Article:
Technological Change and the Lowest Common Denominator Problem: An Analysis of Oregon’s VehicleMiles Travelled Fee Experiment
Journal of Town and City Management
Henry Stewart Publications
In 2003, the state of Oregon began preparing an approach for replacing the state motor fuel tax with a Vehicle Miles Travelled (VMT) fee. This experiment promised a flexible platform of taxation allowing for long run innovation. This paper discusses some of the challenges associated with a nationwide application of the VMT fee, and suggests that local experimentation with different technological solutions for the implementation of a VMT fee will avoid one-size-fits-all solutions, called the lowest common denominator problem. In order to replace the motor fuel tax the VMT fee must respond to a variety of issues that, if ignored, cause unintended consequences. These include changing the incentives affecting choice over vehicle type. This paper responds to the policy implications of the Oregon experiment for state level policy makers primarily, but offers a vision for an organic response to technological change that is already underway. The debate over national policy becomes secondary to activating the process of experimentation at the local level. A role for leadership is outlined.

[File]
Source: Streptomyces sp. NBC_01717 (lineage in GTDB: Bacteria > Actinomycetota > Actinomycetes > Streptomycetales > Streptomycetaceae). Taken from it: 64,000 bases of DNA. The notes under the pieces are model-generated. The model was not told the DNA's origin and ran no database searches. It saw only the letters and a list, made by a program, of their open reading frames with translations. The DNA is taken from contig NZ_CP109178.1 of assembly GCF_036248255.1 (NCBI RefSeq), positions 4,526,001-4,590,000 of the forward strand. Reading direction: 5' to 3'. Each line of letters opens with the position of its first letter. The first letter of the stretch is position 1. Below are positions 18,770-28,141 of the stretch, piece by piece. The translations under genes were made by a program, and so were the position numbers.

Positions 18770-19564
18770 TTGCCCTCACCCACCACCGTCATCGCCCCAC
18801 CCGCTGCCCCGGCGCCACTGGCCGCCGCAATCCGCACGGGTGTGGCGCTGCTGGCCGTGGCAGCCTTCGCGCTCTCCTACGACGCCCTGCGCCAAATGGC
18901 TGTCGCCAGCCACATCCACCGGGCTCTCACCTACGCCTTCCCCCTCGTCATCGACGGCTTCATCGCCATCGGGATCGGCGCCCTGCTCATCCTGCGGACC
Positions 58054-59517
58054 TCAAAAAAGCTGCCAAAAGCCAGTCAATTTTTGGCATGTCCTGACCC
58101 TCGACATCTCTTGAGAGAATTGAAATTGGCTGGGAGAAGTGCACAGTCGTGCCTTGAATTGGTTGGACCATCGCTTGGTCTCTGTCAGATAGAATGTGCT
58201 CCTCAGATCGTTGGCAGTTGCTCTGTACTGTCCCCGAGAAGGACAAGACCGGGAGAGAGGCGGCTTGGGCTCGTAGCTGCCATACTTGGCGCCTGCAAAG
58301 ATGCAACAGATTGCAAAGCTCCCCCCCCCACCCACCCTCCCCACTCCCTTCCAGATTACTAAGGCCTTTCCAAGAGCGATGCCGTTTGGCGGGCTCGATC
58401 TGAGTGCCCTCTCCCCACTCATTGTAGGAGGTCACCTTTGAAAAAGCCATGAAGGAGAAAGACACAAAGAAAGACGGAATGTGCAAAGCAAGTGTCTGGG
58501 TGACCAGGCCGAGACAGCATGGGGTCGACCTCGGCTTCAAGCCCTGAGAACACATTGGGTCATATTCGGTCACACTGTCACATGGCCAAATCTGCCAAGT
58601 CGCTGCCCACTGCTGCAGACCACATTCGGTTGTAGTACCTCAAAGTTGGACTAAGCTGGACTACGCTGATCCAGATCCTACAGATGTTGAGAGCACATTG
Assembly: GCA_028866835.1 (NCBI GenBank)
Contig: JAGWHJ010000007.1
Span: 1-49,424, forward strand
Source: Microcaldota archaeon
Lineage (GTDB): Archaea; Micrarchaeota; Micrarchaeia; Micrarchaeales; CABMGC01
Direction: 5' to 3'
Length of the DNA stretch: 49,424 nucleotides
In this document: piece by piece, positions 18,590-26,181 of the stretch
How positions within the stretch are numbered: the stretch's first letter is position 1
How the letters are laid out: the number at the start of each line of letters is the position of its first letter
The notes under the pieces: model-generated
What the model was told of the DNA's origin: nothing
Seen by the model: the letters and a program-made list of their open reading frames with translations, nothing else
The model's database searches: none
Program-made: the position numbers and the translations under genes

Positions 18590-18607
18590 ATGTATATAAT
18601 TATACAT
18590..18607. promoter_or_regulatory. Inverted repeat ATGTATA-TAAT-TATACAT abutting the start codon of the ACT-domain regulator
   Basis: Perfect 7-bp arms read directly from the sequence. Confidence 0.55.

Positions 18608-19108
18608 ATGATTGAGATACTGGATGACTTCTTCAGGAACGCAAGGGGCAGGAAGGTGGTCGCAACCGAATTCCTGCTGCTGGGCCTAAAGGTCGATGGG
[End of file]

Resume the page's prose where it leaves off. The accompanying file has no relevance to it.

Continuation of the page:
Thomas, M. & Heaslip, K. (2011). Technological Change and the Lowest Common Denominator Problem: An Analysis of Oregon’s Vehicle Miles Travelled Fee Experiment, Journal of Town and City Management, 2(2), 177-187.